In 2007, Kostetskaya won her first 800m meet, the Tyson Invitational (Fayetteville) with 2.03,58 (indoors) and placed sixth at the NCAA Indoors. It became obvious that Ekaterina was a promising middle distance runner.
In her first outdoor middle distance season of 2007, Kostetskaya grabbed silver at the World Student Games with classy a 1:59.52. Crossing that 2-minute barrier one year before the Olympics felt good and it was a sign that the choice of distance was right.
In the Olympic year, Kostetskaya had no problem winning the Russian U23 Championships, but at the Olympic trials she had to push herself really hard. Competition on 800m in Russia is traditionally fierce; anyone in that final could be a real medal contender in Beijing. The final heat was far from tactical, the pace was high and Kostetskaya was handling it. But she crossed the finish line in the fourth place, just 0.03 behind Svetlana Klyuka. Having improved her PB by 3 seconds to 1.56.67, Kostetskaya was apparently out of the Games. After that final she had some time to regret switching distances.
But just prior to the Olympics bad news shook the Russian team. A group of high class female middle distance runners and throwers was accused of doping rules violation. That news was shocking for all of the team, as it cast a shadow on the national coach and national federation. But Kostetskaya was less upset, as with the disqualification of the national champion, Elena Soboleva, she got a lucky ticket to Beijing. “I was upset about my fourth place, but then I started to hear the rumours about the possible disqualifications and the chance to go to the Olympics. When I got the official statement, I didn’t take it too emotionally, I immediately concentrated on getting ready to run,” Ekaterina recalled.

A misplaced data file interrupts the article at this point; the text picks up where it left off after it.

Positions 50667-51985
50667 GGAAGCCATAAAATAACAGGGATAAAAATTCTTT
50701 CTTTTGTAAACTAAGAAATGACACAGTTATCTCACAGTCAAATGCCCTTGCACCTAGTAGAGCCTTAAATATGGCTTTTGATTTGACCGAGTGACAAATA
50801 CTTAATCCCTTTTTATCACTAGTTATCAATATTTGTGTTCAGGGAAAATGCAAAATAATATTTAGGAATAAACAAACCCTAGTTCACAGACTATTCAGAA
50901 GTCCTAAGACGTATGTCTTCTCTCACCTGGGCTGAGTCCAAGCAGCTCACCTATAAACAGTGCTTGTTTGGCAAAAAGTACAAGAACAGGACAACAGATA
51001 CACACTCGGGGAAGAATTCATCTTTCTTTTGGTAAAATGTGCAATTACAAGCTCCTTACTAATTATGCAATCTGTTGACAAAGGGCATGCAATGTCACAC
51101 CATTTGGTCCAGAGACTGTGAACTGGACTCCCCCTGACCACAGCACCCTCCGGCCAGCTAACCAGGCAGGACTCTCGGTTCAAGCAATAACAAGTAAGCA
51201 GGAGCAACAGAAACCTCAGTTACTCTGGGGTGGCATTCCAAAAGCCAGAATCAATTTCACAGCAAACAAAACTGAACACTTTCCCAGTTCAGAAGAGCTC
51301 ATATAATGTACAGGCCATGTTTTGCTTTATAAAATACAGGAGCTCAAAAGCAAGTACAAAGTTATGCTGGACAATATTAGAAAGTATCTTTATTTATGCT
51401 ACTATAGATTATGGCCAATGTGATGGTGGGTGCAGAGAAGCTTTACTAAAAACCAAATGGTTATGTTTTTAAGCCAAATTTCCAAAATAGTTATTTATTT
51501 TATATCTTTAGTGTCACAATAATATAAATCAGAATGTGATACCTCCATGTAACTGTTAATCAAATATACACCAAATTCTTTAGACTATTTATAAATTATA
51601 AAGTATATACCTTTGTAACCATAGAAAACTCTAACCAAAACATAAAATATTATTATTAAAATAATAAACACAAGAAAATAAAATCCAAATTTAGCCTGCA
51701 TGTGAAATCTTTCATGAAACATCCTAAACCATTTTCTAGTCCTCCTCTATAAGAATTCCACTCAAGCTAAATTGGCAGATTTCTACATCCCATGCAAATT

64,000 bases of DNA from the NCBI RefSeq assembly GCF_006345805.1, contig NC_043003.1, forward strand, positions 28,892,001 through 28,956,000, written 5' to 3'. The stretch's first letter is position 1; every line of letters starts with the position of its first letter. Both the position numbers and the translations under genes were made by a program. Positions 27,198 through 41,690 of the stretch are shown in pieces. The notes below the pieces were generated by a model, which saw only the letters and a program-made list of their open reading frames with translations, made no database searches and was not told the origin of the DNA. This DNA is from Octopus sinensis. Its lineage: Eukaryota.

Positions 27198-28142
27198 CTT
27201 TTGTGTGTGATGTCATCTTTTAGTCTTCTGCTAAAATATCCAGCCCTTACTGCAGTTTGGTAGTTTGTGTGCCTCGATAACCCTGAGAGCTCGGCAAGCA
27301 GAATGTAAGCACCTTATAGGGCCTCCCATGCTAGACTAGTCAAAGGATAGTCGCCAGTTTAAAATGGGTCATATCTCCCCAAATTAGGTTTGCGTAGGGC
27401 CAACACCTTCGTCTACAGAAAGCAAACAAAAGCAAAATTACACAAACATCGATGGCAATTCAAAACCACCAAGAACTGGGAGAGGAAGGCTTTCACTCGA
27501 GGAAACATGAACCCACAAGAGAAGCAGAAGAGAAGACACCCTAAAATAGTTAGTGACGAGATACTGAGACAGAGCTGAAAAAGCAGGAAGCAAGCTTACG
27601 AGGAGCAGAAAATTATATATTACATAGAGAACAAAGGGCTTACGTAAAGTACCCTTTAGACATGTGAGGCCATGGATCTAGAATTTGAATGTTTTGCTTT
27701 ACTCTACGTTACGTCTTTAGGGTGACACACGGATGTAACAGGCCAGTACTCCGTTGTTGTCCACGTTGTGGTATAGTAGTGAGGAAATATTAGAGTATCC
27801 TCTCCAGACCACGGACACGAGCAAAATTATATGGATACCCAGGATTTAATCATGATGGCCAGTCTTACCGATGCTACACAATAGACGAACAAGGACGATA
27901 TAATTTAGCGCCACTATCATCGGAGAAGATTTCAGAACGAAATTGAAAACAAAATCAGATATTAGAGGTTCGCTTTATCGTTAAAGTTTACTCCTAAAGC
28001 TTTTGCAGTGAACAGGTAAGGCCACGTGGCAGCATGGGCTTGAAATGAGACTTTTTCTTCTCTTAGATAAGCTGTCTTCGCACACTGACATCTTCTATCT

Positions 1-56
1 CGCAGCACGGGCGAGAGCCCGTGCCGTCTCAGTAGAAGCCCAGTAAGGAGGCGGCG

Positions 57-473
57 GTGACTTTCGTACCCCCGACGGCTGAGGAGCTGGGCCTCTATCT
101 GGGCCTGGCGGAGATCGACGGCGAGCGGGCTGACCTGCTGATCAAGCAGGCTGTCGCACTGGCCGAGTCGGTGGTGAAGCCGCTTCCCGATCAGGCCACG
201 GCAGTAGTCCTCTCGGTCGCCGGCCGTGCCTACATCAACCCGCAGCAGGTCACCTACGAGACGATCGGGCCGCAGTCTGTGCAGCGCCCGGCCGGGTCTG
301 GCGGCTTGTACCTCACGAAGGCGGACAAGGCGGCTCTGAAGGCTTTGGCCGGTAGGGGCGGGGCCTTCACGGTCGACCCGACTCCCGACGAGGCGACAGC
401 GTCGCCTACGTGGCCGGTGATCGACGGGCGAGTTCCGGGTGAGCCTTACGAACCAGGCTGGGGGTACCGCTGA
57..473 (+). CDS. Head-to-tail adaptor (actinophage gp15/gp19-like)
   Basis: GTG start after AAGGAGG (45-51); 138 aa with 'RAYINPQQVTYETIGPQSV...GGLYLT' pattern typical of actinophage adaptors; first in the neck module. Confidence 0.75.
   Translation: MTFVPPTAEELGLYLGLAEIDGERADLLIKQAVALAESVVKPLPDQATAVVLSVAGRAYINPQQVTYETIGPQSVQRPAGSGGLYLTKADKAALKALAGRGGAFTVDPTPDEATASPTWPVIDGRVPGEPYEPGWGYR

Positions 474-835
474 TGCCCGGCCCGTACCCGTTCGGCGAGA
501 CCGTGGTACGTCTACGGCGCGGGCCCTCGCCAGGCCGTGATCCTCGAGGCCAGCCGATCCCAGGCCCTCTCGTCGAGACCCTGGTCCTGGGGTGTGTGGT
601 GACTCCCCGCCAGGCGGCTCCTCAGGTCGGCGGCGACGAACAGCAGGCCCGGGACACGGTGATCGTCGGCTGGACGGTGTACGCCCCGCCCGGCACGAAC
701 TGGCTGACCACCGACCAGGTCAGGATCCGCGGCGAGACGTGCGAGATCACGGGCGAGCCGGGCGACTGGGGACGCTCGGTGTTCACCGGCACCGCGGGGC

It was destiny. No, Kostetskaya didn’t win the Olympics – she didn’t even make it to the final. But there, in the Olympic Village, she met Steve Hooker. The Australian pole vaulter, the future Olympic and World champion, noticed this beautiful blond and smiling girl that was so tiny compared to him, and couldn’t keep his eyes off her. They started to communicate via Internet and soon it was obvious that they should see each other more often. Kostetskaya started to come to Australia for training camps. Steve also jumped at the first chance to go to Russia. When his coach, Alexandr Parnov, was about to travel to the “Znamensky Memorial” with a couple of vaulters, Steve decided to join the trip, even though neither Kostetskaya nor he were competing in Zhukovsky.
Since 2009, Ekaterina spends about half of the year in total in Australia and the other half in Russia, at home or at the training camps. She always follows her training plans designed by her current coaches – Svetlana Pleskatch-Styrkina and her mother, Olga Kostetskaya. Trips to Australia give her not only the chance to spend time with Steve, but also the place to do the warm weather training.
“No, I’m not offered to change allegiance,” Kostetskaya smiled. “But people there are very welcoming and nice. I can use good facilities for my training and take part in some local meets. For example, me and Steve, we took part in the traditional grass running meet – Stawell Gift. It was a lot of fun!”
2009 and 2010 were rather low on high-class results for Kostetskaya. In 2009 she had only one major championship – the European Team Championships, in Leiria, where she got a silver medal with 1.59.43. Then health issues made her slow down a bit. In 2010, Kostetskaya was only 17th in the 800m heats at the national championships and could only watch her compatriot, Mariya Savinova, shine in Barcelona.
In the winter of 2011, Kostetskaya was not competing, but training and running numerous 5km to 7km cross country races, in Australia, to improve her endurance. In the meantime, two other good Russian 800m runners won medals at the European Indoor Championships – Yevgeniya Zinurova and Yuliya Rusanova. By the 2011 outdoor season, the audience had almost forgotten about Kostetskaya, but she did what she loved to do – she surprised everyone by running two distances at the Russia Club Championships in May: 800m (second) and 1500m. And it was a good try at the longer distance: sixth place with 4:09.58.